By Dovid Zaklikowski for COLlive and Hasidic Archives
After his father’s passing in 1979, Rabbi Avrohom Yaakov Friedman ascended to the leadership of the Sadigura Chassidic dynasty, based in Israel. One of the issues on his mind at the time was the slow population growth in Israel, which the government seemed to be encouraging by actively promoting family planning.
Eager to discuss the problem, Rabbi Friedman came to visit the Rebbe on June 18, 1980 at Lubavitch Headquarters – 770 Eastern Parkway.
Part of the difficulty, he told the Rebbe, was social stigma. “The doctors make a mockery of families who have many children,” he said. It seemed ironic that the Israeli government was willing to spend thousands of dollars on each immigrant, yet actively discouraged its citizens from having more than a few children.
“The government needs to be encouraged to give a greater allowance for each child that is born,” the Rebbe replied. This allowance should be given to all segments of the society and religions. “They are also commanded [to have children],” the Rebbe said, quoting the verse (Isaiah 45:18): “For so said the L-rd, the Creator of heaven . . . Who formed the earth and made it . . . did not create it for a waste. He formed it to be inhabited.”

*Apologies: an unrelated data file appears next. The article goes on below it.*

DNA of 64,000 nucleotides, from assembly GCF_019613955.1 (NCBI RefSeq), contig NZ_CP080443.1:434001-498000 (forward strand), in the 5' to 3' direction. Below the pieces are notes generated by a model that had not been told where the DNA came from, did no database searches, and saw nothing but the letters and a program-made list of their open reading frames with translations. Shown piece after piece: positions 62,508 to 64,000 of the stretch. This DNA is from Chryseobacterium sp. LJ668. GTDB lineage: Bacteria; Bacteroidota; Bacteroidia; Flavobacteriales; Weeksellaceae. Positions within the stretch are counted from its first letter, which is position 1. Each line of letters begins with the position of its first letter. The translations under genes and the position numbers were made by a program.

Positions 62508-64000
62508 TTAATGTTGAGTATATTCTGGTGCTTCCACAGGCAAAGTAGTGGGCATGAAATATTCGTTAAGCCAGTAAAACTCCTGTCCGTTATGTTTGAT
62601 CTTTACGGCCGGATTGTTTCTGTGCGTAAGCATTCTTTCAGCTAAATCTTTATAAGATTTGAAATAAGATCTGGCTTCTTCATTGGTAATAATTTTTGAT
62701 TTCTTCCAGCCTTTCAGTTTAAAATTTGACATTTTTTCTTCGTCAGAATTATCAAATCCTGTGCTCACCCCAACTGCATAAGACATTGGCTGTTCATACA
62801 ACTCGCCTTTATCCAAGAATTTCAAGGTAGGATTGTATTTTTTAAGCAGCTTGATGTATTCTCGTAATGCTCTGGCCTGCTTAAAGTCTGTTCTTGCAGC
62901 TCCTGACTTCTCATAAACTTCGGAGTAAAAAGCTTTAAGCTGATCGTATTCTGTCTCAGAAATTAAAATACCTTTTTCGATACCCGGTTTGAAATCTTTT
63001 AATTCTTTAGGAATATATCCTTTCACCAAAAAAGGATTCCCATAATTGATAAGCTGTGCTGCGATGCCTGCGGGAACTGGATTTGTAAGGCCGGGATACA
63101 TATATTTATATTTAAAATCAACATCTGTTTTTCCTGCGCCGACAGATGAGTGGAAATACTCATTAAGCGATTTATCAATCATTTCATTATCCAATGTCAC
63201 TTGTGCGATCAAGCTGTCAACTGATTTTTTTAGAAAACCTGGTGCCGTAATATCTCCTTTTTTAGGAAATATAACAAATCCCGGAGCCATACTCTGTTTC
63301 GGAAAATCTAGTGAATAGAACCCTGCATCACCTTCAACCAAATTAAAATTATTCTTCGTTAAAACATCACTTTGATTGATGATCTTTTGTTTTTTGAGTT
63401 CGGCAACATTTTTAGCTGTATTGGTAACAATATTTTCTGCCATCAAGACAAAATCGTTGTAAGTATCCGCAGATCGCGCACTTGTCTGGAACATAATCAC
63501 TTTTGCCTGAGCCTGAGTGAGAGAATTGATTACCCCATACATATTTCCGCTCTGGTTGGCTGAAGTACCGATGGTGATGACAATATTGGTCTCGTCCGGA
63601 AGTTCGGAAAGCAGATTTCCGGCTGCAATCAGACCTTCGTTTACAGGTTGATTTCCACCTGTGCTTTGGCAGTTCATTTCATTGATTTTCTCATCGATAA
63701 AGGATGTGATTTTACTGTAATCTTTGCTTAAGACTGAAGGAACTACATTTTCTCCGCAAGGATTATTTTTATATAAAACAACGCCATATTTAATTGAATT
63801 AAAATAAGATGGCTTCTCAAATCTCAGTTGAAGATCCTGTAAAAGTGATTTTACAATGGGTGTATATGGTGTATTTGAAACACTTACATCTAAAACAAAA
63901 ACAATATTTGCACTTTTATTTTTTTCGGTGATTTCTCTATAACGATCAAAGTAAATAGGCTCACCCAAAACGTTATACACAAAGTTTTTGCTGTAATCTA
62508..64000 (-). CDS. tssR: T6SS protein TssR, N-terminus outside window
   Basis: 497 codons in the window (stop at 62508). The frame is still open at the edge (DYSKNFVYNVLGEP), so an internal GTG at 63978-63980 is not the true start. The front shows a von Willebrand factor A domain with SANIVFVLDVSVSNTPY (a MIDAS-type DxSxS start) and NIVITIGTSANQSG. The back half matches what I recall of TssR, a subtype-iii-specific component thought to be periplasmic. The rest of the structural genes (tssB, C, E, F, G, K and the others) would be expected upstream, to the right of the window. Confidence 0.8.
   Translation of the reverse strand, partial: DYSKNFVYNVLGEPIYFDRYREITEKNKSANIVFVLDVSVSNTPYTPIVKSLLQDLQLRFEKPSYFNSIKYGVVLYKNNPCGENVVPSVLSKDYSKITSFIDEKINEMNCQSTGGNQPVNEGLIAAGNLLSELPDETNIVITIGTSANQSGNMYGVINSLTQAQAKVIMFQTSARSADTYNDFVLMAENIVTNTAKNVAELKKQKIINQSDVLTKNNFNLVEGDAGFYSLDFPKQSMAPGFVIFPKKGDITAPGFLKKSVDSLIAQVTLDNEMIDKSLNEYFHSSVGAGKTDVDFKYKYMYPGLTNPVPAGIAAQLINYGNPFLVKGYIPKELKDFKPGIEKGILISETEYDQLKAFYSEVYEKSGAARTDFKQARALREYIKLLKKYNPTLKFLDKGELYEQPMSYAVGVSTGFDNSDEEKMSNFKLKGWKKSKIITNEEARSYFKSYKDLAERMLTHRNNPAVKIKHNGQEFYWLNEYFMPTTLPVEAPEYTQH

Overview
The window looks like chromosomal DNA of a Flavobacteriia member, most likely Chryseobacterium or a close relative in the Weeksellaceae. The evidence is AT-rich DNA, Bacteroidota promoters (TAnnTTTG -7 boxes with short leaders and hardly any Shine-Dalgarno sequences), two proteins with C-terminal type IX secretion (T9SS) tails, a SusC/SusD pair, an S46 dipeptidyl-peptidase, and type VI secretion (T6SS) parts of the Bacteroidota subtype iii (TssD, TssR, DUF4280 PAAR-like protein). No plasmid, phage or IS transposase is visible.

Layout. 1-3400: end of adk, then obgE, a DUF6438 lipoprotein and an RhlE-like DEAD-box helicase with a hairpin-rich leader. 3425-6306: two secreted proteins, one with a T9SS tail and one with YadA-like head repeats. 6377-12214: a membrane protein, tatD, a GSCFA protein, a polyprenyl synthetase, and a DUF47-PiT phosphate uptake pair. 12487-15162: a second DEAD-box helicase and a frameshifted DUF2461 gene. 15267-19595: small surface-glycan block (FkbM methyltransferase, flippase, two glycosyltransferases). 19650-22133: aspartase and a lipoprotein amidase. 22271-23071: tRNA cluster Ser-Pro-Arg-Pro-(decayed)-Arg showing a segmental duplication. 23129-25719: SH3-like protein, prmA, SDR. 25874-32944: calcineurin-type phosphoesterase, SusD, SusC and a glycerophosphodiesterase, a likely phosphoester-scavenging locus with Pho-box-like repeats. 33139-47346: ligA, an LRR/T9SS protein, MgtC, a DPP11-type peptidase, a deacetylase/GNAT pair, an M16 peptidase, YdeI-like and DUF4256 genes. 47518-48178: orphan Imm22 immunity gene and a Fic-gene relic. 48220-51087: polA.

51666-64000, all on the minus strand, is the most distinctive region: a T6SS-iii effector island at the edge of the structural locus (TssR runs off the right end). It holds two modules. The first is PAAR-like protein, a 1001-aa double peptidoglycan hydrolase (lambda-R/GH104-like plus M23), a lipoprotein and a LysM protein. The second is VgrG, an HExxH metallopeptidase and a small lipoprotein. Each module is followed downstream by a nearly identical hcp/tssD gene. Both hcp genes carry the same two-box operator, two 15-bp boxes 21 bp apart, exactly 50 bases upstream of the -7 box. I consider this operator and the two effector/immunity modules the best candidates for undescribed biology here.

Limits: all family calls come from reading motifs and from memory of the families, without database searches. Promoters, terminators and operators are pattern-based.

Taken aback, Rabbi Friedman asked why the Israeli government should encourage non-Jews to have children.
It is the Jews’ responsibility, the Rebbe said, to make sure that non-Jews are aware of and fulfilled their Torah obligations. By discouraging births, the government was discouraging them from fulfilling the G-d-given command of, “He formed it to be inhabited.”